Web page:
Anything you draw within these Magenta area's, make sure the edges have NO Anti-Aliasing. That is, the edges are not faded in anyway. Fading the edges will allow bits of magenta to bleed through, round the edges of the marking. So in the case of an Image, make sure the edges are not blurred or anti-aliased in any way. In the case of a font, ensure that the 'aa' is set to 'None', as seen in the image. Else what will happen is, when the font is rendered, the edges of the font will be Anti-Aliased (normally this would result in a smoother, better looking letter) and let the Magenta color beneath bleed through round the edges. This will prevent that.

Saving to DDS

Now so far to test our textures, we have simply saved them as 24Bit BMP's, and viewed them on the model, in LE - Model Viewer. To use these textures in Falcon 4.0 BMS, requires one more step; saving to a DDS format.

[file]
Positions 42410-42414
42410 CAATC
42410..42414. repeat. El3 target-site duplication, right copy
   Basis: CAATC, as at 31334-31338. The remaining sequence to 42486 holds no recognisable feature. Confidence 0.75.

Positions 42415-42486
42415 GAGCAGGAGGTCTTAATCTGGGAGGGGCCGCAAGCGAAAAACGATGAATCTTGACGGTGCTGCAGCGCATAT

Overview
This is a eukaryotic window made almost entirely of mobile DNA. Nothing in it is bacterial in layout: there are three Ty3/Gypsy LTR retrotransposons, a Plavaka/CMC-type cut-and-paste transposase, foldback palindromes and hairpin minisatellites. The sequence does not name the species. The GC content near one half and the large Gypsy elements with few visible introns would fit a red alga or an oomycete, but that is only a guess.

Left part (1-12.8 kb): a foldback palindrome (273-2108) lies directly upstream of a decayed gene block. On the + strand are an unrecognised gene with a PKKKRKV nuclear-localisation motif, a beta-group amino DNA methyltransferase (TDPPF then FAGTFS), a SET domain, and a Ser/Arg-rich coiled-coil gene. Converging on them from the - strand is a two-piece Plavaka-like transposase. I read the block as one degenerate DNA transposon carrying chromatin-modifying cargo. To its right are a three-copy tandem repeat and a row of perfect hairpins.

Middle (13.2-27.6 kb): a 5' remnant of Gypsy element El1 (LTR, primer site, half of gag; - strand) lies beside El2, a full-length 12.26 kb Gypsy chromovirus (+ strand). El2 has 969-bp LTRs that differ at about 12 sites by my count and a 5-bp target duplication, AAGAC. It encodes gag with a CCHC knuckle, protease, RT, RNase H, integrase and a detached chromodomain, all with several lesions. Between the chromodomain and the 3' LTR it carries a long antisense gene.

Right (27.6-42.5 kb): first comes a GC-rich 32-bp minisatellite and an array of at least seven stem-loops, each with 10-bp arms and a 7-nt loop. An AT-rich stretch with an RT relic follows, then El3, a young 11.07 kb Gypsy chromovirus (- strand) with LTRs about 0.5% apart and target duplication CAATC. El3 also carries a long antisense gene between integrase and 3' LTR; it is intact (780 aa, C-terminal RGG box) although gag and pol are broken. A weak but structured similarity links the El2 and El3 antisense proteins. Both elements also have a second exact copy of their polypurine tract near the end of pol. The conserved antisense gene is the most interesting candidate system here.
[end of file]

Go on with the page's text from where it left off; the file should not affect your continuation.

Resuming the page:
First thing you will need, is the nVidia DDS Plug-in for Photoshop. This can be downloaded from the nVidia site, and is also mirrored on this site. Once downloaded, unzip and simply copy it into your Photoshop plug-in directory (C:\Program Files\Adobe\Photoshop 7.0\Plug-Ins). If all is working properly, next time you start photoshop, it will automatically load, and will enable photoshop to now Open and Save in a variety of DDS formats. For the record, the DDS format we want to save is DXT1(Alpha) with No MIP Maps.